On September 6th of the present year, EUROPARC Conference opened its doors in the Magic Mountains region, Portugal, to over 300 international protected area professionals for an exciting programme full of networking activities.
Among the Speakers Corner events of the Conference, a dedicated space to present and discuss projects and ideas on different topics, representatives of IMPACT Interreg Europe hosted a special session to open a discussion about the limits of socio-economic development in protected areas. The session was hosted under the title “Open dialogue: where are the limits of socio-economic development in protected areas” and counted with the participation of 16 park and institution representatives from Greece, Hungary, France, Island, United Kingdom, Spain, Sweden, Latvia, Italy, Czech Republic, The Netherlands and Belgium.
This was a unique opportunity to review and exchange the different policies and mechanisms to manage and promote socio-economic activities in different European protected areas. Furthermore, the participants contributed with their personal point of view on where the line between what activities are acceptable should be drawn.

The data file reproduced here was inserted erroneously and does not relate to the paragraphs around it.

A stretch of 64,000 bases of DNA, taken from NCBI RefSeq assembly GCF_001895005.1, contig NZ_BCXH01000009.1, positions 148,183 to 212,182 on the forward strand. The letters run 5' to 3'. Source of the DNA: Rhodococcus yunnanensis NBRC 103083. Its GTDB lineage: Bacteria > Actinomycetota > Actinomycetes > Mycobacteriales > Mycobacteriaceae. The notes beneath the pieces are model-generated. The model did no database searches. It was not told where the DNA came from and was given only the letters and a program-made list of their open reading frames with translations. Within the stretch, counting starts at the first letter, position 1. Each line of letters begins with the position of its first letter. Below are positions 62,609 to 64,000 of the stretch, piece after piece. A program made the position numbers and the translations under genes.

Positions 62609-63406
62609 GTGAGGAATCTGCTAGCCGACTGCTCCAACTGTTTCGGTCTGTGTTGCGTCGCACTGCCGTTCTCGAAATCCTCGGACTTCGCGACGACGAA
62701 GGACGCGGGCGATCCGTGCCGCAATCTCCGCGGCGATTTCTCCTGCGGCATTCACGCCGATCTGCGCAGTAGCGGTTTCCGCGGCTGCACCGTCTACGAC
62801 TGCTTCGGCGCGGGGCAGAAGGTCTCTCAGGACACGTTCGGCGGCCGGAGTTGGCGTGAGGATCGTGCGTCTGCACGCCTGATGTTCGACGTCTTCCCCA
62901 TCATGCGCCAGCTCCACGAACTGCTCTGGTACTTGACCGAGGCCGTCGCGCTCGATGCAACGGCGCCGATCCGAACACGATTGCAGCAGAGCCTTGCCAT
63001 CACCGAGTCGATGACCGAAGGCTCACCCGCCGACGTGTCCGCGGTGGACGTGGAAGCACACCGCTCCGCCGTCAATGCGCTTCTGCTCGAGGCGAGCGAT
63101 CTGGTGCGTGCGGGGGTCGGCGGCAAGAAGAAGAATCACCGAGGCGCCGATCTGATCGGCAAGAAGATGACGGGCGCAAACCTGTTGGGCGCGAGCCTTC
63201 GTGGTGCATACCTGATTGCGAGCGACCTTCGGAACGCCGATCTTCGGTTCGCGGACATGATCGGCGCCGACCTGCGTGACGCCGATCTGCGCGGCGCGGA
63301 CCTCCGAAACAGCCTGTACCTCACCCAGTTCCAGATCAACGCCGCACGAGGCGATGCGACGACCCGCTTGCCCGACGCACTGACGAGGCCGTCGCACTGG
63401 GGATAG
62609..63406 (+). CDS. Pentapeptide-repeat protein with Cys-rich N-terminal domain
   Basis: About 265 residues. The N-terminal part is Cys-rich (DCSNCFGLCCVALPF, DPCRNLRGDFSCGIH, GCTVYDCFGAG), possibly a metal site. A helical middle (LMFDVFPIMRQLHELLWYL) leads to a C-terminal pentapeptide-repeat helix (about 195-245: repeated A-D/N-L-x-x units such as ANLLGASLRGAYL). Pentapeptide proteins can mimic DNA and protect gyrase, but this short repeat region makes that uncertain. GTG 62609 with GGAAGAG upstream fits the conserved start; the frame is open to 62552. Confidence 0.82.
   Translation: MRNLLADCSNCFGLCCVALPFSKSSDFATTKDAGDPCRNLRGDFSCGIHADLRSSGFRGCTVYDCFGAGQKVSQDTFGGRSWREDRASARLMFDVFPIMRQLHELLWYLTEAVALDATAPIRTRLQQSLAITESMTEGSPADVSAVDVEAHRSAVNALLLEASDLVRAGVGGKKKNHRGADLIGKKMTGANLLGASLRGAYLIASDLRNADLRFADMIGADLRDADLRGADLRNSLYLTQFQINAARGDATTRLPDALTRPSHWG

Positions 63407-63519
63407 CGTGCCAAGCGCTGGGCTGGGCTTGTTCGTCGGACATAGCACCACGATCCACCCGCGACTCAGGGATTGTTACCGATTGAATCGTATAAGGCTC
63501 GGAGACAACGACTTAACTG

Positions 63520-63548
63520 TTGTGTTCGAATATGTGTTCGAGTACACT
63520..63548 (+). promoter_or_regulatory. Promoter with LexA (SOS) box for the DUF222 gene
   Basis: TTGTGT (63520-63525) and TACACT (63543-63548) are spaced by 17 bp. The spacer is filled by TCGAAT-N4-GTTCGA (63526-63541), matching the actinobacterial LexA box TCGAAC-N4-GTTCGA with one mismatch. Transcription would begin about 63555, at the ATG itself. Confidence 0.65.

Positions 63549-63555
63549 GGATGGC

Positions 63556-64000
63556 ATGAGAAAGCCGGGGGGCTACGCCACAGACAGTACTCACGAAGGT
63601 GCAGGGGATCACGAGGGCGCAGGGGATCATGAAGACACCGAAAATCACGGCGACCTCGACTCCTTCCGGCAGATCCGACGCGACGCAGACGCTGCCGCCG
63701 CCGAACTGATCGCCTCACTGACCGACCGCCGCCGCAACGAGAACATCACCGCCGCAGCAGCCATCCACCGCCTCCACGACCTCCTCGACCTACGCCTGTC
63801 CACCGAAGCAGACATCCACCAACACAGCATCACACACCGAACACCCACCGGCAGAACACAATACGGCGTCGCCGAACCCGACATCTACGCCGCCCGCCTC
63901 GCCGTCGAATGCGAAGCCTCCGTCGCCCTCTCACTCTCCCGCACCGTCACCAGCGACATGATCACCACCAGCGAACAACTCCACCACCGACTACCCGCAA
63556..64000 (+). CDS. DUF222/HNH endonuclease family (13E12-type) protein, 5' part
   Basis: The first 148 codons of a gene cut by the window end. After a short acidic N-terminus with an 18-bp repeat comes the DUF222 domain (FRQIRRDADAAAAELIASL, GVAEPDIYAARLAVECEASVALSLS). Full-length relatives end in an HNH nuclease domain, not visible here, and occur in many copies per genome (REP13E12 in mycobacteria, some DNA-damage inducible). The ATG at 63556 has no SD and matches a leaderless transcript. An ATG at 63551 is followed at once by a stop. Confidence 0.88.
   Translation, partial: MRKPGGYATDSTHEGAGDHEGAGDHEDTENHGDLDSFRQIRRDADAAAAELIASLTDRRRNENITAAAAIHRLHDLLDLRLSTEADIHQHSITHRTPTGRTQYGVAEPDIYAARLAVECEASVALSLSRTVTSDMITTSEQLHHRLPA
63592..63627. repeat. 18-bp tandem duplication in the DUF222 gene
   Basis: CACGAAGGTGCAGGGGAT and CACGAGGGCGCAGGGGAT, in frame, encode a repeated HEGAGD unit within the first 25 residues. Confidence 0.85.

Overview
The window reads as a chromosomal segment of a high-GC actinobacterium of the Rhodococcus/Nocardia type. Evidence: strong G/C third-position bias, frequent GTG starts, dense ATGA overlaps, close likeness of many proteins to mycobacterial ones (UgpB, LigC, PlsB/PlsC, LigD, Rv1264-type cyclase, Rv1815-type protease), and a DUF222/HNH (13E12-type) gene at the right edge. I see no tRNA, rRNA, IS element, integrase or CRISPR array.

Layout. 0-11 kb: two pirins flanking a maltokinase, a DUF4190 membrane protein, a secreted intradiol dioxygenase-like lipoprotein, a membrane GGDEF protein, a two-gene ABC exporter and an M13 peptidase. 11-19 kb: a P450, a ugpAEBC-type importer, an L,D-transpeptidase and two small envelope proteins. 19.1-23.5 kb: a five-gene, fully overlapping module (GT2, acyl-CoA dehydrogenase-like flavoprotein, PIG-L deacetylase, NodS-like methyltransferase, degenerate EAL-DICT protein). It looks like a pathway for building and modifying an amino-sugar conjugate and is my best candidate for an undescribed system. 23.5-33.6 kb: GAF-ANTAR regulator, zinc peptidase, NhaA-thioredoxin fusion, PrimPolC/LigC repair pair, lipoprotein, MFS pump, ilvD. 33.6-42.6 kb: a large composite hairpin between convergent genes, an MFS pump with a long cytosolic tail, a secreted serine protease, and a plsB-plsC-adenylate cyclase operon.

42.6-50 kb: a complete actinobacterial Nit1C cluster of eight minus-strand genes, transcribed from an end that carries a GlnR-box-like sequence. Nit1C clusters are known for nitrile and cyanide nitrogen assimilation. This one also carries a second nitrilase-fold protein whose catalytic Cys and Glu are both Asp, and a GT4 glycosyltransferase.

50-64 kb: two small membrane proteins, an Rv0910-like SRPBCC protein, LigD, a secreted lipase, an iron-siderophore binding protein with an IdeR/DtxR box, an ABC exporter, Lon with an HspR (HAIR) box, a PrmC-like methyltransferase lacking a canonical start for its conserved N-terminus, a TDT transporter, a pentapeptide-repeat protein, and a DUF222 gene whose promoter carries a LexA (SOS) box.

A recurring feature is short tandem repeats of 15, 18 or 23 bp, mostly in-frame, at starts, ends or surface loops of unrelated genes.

An interesting example came from the hand of Micheal O'Briain, from European Commission – DG Environment, who stressed the importance of designing management systems that are good not only for nature (with special emphasis of N2000 network) but also for local economies.
“The limits for socio-economic activities in a protected area have to be set in the context of the risk and vulnerability of the habitats and species that the area aims to protect.” - Micheal O’Briain.
Micheal also highlighted the increasing interest in getting private money to sustain protected areas and the necessity to find a good solution that is good for nature and for private enterprises. Furthermore, it was also brought to the table the importance of having good management plan agreed with the local stakeholders that sets up the values, the constraints, the existing activities and new opportunities for the protected areas.
Other example came from a representative of a private company in charge of the management of a touristic resort in Sochi National Park, Russia. In this case, it was highlighted the existence of strict biodiversity conservation laws in the country and the importance of incorporating the natural values of the protected area into the business management plan.
“The most sustainable way of development our business inside the protected area is incorporating the natural assets into our business plan”. - Dmitry Kolosov.
A more comprehensive summary of the session will be available at IMPACT Interreg Europe soon. Stay tune on the news!